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Inspection of old and valuable trees completed

      The Leisure and Cultural Services Department (LCSD) announced today (October 9) that with the assistance of overseas tree experts, the department had completed the inspection of the trees listed on the Register of Old and Valuable Trees (OVTs) that are under its management.

     This inspection exercise covers 499 OVTs listed in the register. Inspection results have revealed that the majority of these OVTs are in healthy condition. Some of them require basic treatment, including application of insecticide, installation of cable bracings and pruning of dead branches. The department has started the treatment work and will continue to closely monitor the condition of these OVTs and carry out the necessary treatment for their continued healthy growth.

     Following thorough examination of the tree inspection results by LCSD in consultation with the local tree expert group, LCSD decided to remove five trees due to their poor condition and potential danger to the public. There are no practicable measures to keep them. Resulting from this tree inspection exercise, four OVTs have already been removed (registration numbers WTS/1, YTM/71, SSP/13 and N/48). With these five to be removed, the total number is 1.8% of the OVTs under the department's management.

     The five OVTs that need to be removed are: a Fiddle-leaved Fig (Ficus lyrata) and a Norfolk Island Pine (Araucaria heterophylla) in Hong Kong Zoological and Botanical Gardens, with respective registration numbers CW/45 and CW/70; a Chinese Hackberry (Celtis sinensis), E/6, in Lei Yue Mun Park; a South China Honeylocust (Gleditsia fera), E/37, in Victoria Park; and a Lebbeck Tree (Albizia lebbeck), S/19, at South Bay Beach.

     After examining the inspection results in detail together with the local tree expert group, the department considers that the trees are in poor health condition and have no chance of recovery. They pose a potential danger to the public. Since there is no feasible measure to stabilise them or improve their health, the department has decided to remove them for public safety. The condition of the five trees are listed in the appendix.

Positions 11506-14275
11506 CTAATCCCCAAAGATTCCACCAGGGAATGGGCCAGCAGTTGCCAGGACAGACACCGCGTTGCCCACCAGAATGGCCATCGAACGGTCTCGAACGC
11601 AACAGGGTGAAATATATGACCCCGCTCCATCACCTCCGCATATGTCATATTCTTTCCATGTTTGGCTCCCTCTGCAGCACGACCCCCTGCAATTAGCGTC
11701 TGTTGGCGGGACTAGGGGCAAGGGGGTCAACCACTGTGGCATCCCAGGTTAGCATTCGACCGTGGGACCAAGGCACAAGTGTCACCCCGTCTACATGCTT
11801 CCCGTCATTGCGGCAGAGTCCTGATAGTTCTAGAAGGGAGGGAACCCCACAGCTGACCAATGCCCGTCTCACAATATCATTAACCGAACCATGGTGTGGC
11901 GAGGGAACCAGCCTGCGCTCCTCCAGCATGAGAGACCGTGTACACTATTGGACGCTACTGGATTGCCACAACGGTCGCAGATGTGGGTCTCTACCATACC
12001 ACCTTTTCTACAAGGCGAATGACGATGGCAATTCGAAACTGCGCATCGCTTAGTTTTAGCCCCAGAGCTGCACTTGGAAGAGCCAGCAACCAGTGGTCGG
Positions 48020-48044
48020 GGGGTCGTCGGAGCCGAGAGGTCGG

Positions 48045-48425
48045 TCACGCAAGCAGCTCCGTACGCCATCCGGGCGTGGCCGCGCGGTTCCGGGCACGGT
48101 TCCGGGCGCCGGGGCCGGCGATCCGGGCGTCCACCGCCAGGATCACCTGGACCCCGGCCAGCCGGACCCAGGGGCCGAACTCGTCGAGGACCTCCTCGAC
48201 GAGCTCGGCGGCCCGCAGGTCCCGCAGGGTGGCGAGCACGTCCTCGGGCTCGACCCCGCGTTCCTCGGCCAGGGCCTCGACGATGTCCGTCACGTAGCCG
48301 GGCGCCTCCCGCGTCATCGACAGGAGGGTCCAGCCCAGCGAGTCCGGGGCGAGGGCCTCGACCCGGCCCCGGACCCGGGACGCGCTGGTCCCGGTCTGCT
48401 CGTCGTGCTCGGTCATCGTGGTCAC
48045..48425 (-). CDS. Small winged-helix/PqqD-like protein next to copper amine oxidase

The department stressed that it would continue to adopt a prudent approach in managing its trees. Only when there was no feasible measure to keep a tree would it be removed as a last resort to protect public safety.

     The department started the inspection exercise of the trees in the Register in late August. In order to strengthen and speed up the tree inspection work, the department enlisted the support of US arborists.

Ends/Thursday, October 9, 2008



Registration number



Reasons for removal


Fiddle-leaved Fig

Hong Kong Zoological and Botanical Gardens, the end edge of the Menagerie

Under attack by woodborers. Health condition deteriorating. Not responding well to pesticides applied. Tree dying gradually. Located beside a pedestrian walkway and hence poses potential danger to the public.


Norfolk Island Pine

Hong Kong Zoological and Botanical Gardens, close to Garden Road

Trunk seriously damaged by pests. No signs of improvement after application of pesticides and cleaning up treatment. Decay worsening. Posing danger of collapse and potential threat to public.


Chinese Hackberry

Lei Yue Mun Park and Holiday Village, near the Orchid House

Slime flux detected on main trunk. Abnormal defoliation. Trunk attacked by fungi. Despite different targeted treatments, tree gradually withering and poses potential danger to park visitors.


South China Honeylocust

Victoria Park, at the South Slope of the mound

Serious defoliation and is almost wilted. Health condition has not improved despite intensive care. Tree located at a sloping mound besides a main thoroughfare in the park with high pedestrian flow. To be removed for public safety.


Lebbeck Tree

South Bay Beach, near the staircase no.4

Cavity found near the bottom of the main trunk and has been enlarging. Main branch showing serious internal decay. Weakened branches have potential danger of collapse. Tree located on a slope and near a road, making it difficult to provide extra support for stabilising it. To be removed for public safety.


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